20. Stygian Owl
- Latin name: Asio stygius
- Habitat: Various forested areas in parts of South America and Central America
- Size: About 16″ long
- Diet: Various crustaceans, insects, mammals, birds, reptiles, and amphibians
- Colorful feature: This dark owl’s near-black upperparts offer a stark contrast with its nearly white belly. And thanks to its dark, earlike tufts, its yellow eyes are especially noticeable.
The Stygian owl has one of the more interesting names on the list. Its name means “related to the River Styx,” the Greek mythological river of the underworld. However, the word can also be used to describe anything that is especially dark.
21. Barking Owl
- Latin name: Ninox connivens
- Habitat: Wooded areas near water in Australia
- Size: About 15″ to 17″ long
- Diet: Various prey types from the ground, trees, water, and the air
- Colorful feature: These owls can either be greyish brown or a rich red-brown in color. They are patterned similarly to other owls on the list, as they have white spots on the back and a white belly with dark vertical streaks.
This unusual owl gets its name from the sound it makes; it has a call that sounds a lot like a barking dog. But like most other types of owls, it has a variety of other calls, including an intense howl that sounds a lot like a human. It is likely the source of a call that aboriginal people ascribed to the “bunyip,” a swamp-dwelling creature that preyed on humans.
22. Western Barn Owl
- Latin name: Tyto alba
- Habitat: Many habitat types of Africa and Eurasia
- Size: About 12″ to 13″ long
- Diet: Mostly small mammals, although diet varies based on exact habitat location
- Colorful feature: These are some of the paler owls on the list. They often have pale chestnut brown upperparts with small spots. Their faces are especially striking, as they are white, heart-shaped, and relatively flat.
This owl often hunts at night. But unlike some owls whose eyes are designed to take in as much light as possible, the western barn owl relies mostly on its hearing to locate prey. Some owls will hunt during the day, although they are frequently mobbed by large numbers of smaller birds.
23. Pallid Scops Owl
- Latin name: Otus brucei
- Habitat: Semi-open areas in parts of Asia and the Middle East
- Size: About 6″ to 7″ long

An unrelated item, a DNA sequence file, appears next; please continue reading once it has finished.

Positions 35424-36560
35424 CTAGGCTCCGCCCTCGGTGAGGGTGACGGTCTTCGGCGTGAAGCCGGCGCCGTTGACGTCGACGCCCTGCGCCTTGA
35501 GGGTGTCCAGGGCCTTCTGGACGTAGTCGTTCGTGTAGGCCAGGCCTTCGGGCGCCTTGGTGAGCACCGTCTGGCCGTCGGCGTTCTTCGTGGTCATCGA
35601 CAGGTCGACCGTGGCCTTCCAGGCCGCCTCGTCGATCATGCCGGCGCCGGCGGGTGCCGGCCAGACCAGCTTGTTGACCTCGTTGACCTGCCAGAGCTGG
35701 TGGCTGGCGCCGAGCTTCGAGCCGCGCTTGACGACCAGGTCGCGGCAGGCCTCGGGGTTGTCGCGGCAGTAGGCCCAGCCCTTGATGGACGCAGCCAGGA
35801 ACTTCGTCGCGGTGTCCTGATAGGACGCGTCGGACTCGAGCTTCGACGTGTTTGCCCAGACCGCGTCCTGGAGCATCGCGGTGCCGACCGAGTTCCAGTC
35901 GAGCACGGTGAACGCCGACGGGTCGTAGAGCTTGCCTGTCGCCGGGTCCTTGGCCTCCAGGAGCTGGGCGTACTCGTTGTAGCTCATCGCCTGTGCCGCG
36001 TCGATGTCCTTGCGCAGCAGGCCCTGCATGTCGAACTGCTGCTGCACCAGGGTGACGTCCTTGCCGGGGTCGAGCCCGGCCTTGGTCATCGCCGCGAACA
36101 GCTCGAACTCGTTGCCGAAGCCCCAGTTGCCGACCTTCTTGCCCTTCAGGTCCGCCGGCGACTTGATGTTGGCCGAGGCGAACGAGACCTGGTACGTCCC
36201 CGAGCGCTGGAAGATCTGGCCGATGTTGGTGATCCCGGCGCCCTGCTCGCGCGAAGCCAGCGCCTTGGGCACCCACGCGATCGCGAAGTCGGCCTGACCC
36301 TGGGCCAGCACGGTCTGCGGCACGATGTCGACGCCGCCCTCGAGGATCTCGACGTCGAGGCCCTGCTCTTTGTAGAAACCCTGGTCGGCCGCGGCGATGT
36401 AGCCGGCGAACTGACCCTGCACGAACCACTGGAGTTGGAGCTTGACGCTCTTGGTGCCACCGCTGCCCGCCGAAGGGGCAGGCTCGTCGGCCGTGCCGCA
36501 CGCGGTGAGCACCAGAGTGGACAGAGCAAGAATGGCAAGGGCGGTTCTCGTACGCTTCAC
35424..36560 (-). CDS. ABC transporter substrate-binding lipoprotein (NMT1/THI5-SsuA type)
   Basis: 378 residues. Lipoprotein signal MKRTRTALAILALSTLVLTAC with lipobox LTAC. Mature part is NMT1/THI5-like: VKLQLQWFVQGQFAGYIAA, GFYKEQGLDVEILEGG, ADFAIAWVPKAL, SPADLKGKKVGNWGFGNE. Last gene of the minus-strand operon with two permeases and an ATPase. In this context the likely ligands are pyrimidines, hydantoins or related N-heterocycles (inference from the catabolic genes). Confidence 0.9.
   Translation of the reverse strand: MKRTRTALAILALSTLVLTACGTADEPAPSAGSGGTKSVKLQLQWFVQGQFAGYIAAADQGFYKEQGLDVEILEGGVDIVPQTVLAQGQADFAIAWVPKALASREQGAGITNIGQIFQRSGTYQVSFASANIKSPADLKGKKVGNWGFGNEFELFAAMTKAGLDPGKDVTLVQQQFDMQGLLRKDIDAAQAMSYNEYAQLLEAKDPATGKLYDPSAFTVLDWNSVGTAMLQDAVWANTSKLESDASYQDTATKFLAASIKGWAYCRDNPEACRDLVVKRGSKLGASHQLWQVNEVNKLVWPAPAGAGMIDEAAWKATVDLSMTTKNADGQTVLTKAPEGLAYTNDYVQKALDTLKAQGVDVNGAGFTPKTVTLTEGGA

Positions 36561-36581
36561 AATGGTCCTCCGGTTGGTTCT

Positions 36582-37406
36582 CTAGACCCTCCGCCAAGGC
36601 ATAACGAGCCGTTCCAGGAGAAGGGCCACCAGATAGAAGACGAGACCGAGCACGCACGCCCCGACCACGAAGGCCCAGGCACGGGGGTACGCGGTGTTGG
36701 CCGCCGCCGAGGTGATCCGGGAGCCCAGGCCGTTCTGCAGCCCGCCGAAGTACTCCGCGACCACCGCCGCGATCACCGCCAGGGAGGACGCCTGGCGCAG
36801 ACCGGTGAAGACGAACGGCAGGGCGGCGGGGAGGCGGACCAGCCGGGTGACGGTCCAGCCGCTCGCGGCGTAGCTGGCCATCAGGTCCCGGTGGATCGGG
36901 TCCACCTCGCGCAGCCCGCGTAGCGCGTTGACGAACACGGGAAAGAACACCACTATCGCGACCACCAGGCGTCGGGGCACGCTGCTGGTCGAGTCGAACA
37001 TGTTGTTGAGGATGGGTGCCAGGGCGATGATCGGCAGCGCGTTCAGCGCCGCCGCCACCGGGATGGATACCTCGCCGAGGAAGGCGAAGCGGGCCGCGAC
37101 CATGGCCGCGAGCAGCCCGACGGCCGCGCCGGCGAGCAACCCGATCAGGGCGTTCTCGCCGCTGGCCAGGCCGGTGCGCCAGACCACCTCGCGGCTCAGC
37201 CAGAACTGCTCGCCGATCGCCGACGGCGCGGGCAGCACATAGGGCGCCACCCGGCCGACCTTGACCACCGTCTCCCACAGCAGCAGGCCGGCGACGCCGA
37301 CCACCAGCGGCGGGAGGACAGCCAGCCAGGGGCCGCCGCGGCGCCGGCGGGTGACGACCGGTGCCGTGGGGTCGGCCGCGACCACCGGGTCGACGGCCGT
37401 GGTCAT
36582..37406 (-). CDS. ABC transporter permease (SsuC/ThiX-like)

- Diet: Mostly insects, although it will also eat mammals, lizards, and spiders
- Colorful feature: As you can probably guess from the name, the pallid scops owl is another of the paler birds on the list. Though not quite as colorful as some other owls on the list, it is an unusual tawny beige in color with banded flight feathers. But its eyes may well be its most colorful feature. Rather than being bright yellow, they are a deep, intense amber in color.
This owl has a much gentler-sounding voice than many on the list. It has a cooing call much like that of a dove. Its face can look quite intense, as its “ears” appear to be a continuation of its sharply-angled “eyebrows.”
24. Pearl-Spotted Owlet
- Latin name: Glaucidium perlatum
- Habitat: Woodland, savanna, and Bushveld areas in Sub-Saharan Africa
- Size: About 6.5″ to 8.5″ long
- Diet: Mostly arthropods, although they will also eat smaller vertebrates
- Colorful feature: These descriptively named owls have mostly brown bodies covered in whitish, pearl-like spots. Their faces and bodies are mostly off-white, and their highly-focused eyes are a glowing yellow.
This small owl has a striking and unusual feature; it has a pair of false “eyes” at the back of the head. These are black spots rimmed in white. The pearl-spotted owlet is an enthusiastic hunter. When it becomes excited on the hunt, it will often bob its head or flick its tail feathers.
25. Pharaoh Eagle-Owl
- Latin name: Bubo ascalaphus
- Habitat: Mostly open, arid areas in the Arabian Peninsula and northern Africa
- Size: About 18″ to 20″ long
- Diet: Most types of insects and small animals
- Colorful feature: This unusually-colored owl is predominately tan, though it has intricate marks and barring of near-black and creamy white. Its eyes are an intense amber.
This owl may well be the most majestic on the list. Its mottled coloring makes it a standout, and its feathered legs make it particularly intimidating. It is divided into two subspecies, with the desert subspecies being paler in order to camouflage with the desert sand.
26. Powerful Owl
- Latin name: Ninox strenua